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Organic Materials Management

Organic materials are carbon based compounds that come from living things and are readily biodegradable, making them a valuable resource rather than a waste. It is the organic matter and nutrients in these materials that lead to the useful products (e.g., compost, biogas, digestate, etc.) created at organics recycling facilities. From farm wastes to residential lawns, cafeteria scraps to biosolids, organic materials are a part of life. Managing these materials through reduction, reuse, and recycling is a high priority in New York State.

Waste management hierarchy logo

Following the waste management hierarchy, reduction and reuse are at the top, representing the highest priority for materials management. This is followed by recycling and then disposal. Recycling organic materials by composting, anaerobic digestion, land application, and other organics recycling technologies reduces the generation of greenhouse gases, creates soil amendments, energy, and jobs, and reduces reliance on waste disposal.

NYSDEC provides regulatory oversight, technical assistance, education and outreach, and funding for organics reduction and recycling in New York State.

Types of Organics Wastes

Some of the common organic materials that can be recycled include:

  • Animal Manure - Includes both manure and bedding materials.
  • Animal Mortalities - Mortalities are an unfortunate but real component of managing farm animals, wildlife, and pets. Visit Cornell Waste Management Institute's mortality composting for more information.
  • Biosolids - Biosolids are the solids or semi-solids resulting from wastewater treatment. When managed properly to destroy pathogenic organisms, biosolids can be used as a valuable soil amendment due to their organic matter and nutrient content.
  • FOG (Fats, Oils, and Greases) - FOG is generated from commercial food preparation including frying foods, cooking meats, and managing creams, sauces, and dairy products. Many commercial food preparers are required to install and maintain FOG interceptors to avoid disposal to the sewer system.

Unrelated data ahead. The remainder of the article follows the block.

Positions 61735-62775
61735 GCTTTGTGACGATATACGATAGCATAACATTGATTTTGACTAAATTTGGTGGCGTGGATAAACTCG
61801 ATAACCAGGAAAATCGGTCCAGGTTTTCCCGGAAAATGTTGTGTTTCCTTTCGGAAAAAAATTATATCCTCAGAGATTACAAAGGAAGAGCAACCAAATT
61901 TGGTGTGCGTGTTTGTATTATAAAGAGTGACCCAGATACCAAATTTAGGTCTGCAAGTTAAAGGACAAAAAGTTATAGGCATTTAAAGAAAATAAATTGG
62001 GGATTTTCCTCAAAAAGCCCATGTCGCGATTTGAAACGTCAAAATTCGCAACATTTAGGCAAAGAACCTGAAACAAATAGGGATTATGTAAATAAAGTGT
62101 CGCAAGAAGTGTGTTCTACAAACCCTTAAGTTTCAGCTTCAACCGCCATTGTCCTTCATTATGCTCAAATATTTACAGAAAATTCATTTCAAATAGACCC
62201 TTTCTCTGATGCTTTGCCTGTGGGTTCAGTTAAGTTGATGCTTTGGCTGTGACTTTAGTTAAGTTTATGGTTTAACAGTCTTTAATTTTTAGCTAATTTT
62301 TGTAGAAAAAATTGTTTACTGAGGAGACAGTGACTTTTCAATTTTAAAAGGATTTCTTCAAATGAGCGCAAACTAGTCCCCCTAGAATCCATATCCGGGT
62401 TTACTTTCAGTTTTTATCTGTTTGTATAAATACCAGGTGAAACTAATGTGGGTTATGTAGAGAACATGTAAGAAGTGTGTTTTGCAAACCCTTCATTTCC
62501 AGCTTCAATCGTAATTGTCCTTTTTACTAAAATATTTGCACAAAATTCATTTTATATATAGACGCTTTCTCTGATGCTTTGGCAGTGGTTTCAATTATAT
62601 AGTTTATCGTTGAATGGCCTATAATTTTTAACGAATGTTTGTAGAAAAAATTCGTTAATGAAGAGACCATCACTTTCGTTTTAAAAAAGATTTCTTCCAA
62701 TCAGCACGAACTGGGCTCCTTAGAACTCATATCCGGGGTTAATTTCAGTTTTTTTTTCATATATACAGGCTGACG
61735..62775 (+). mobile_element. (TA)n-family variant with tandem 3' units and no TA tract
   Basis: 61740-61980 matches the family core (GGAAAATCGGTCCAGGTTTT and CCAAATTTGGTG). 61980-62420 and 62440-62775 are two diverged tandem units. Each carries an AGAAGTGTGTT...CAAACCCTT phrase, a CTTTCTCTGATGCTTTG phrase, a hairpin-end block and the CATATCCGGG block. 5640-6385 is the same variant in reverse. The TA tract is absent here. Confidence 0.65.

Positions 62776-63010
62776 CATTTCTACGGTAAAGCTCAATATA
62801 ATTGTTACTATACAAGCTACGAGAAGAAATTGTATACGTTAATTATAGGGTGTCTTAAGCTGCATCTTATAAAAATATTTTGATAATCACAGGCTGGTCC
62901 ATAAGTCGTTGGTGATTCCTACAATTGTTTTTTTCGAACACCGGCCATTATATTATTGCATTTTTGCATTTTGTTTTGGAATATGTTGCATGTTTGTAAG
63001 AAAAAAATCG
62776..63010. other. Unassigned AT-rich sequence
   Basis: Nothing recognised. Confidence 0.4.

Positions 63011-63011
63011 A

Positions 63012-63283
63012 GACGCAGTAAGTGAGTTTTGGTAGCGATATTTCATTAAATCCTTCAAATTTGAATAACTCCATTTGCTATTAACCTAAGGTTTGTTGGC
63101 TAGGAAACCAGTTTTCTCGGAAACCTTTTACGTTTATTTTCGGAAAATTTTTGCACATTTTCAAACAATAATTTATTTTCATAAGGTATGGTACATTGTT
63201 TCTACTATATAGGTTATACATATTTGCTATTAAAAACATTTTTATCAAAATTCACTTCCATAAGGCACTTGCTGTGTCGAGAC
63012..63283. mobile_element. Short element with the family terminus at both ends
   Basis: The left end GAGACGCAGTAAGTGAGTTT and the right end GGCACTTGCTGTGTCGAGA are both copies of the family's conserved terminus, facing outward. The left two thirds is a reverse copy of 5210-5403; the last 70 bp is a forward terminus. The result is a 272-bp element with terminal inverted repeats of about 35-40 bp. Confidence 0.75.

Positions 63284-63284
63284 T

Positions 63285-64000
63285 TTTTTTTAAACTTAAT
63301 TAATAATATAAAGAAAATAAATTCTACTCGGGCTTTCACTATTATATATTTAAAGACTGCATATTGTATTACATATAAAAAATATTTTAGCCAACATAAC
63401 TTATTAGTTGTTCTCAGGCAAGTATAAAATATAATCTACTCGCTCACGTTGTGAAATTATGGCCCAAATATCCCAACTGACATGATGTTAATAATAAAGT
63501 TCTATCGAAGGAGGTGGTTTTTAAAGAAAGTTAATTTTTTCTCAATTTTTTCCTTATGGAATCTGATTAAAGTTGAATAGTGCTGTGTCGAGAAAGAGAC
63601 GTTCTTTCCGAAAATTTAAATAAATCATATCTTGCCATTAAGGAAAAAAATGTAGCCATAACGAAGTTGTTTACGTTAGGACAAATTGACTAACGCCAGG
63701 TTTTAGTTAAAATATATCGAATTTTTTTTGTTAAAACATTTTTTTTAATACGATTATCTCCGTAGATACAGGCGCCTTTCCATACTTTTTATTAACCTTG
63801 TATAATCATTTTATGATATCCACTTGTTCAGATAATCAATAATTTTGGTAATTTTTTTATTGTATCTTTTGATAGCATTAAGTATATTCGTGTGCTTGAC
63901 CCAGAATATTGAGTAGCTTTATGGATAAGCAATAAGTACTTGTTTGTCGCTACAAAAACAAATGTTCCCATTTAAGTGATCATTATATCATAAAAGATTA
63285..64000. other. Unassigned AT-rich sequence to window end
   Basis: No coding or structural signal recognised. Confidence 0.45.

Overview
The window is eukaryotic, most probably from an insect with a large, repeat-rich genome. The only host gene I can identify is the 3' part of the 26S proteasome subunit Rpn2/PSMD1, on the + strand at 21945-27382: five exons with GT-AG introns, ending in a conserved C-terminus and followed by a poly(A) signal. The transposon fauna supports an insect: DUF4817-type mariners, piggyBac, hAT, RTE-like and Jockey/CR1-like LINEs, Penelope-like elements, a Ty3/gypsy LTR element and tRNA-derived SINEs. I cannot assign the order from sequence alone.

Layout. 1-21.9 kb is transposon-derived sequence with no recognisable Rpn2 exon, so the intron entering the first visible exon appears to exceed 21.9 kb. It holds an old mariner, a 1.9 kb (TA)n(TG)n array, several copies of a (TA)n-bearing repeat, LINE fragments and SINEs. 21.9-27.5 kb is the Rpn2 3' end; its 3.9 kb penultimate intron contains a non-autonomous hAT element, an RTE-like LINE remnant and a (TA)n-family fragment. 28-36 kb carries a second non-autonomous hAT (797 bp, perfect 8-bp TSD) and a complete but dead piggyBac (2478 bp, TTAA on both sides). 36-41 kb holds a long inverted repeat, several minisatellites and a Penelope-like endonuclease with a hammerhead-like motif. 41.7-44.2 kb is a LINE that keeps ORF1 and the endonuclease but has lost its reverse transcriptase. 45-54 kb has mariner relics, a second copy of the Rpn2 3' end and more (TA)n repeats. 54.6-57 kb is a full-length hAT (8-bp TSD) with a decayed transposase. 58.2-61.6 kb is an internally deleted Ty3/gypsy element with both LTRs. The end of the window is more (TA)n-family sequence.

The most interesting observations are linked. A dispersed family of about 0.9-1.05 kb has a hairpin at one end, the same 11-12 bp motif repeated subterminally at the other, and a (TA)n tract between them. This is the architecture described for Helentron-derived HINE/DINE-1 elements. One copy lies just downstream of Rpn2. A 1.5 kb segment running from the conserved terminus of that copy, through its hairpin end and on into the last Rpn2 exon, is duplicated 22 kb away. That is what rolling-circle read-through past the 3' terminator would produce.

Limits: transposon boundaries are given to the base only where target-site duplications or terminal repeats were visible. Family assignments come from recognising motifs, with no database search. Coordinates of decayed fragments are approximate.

• Cow
  • Food Processing Waste - Includes the preparation of produce, grains, dairy, and meats for human consumption. These businesses can generate a variety of organic wastes such as skins, rinds, pumps, whey, off-spec products, and process washwater/residuals.
  • Food Scraps - Includes food unfit for human consumption, unwanted cooking preparation/kitchen scraps and table scraps, including items such as vegetable trimmings, banana peels, apple cores, bones, egg shells, etc.
  • Food Soiled Paper - Includes paper products that are not recyclable due to contact with food residues or wax coatings, including napkins, paper towels, pizza boxes, uncoated paper plates, used coffee filters, etc.
  • Yard Trimmings - Includes leaves, grass clippings, garden and other plant debris, tree branches and limbs, aquatic weeds, etc. resulting from the maintenance of lawns, gardens, and public spaces.

Additional Resources:

Orange peels in a bucket

More about Organic Materials Management:

  • Funding Opportunities for Food Pantries and Municipalties - Funding Opportunities for Emergency Food Relief Organizations and Municipalities to implement waste reduction, donation and food scraps recycling projects.
  • Home Composting and Reducing Wasted Food - Information on easy backyard composting.
  • Food and Food Scraps from Businesses and Institutions - Managing excess edible food and food scraps most efficiently starts with reduction of wasted food followed by feeding hungry people, feeding animals, organics recycling including composting, anaerobic digestion or other technologies, and finally disposal.
  • Food Scraps as Animal Feed - The feeding of breads from grocery stores and bakeries to animals on farms has occurred for decades.
  • Composting and Organics Recycling for Municipalities - State and federal law gives localities the responsibility for planning and implementing materials management strategies. Each municipality and county in New York State is required to be part of a solid waste management planning unit.
  • Organic Recycling Facilities and Regulations - Organic recycling facilities include composting, anaerobic digestion, land application and other technologies. Under New York State solid waste regulations, there are three levels of regulatory oversight for facilities: exempt, registered and permitted.
  • Recycling Biosolids from Wastewater Treatment Facilities - Wastewater treatment results in two major outputs, effluent and biosolids. Effluent is discharged to a receiving water, typically a stream or river. The solids can be recycled, incinerated, or landfilled.
  • Composting/Organics Recycling Technologies - There are many methods to recycle organic materials. Deciding on a method is dependent on a number of factors including the type of material, quantity, agricultural land availability, facility siting availability, markets for soil products, technology cost, government incentives available and other factors.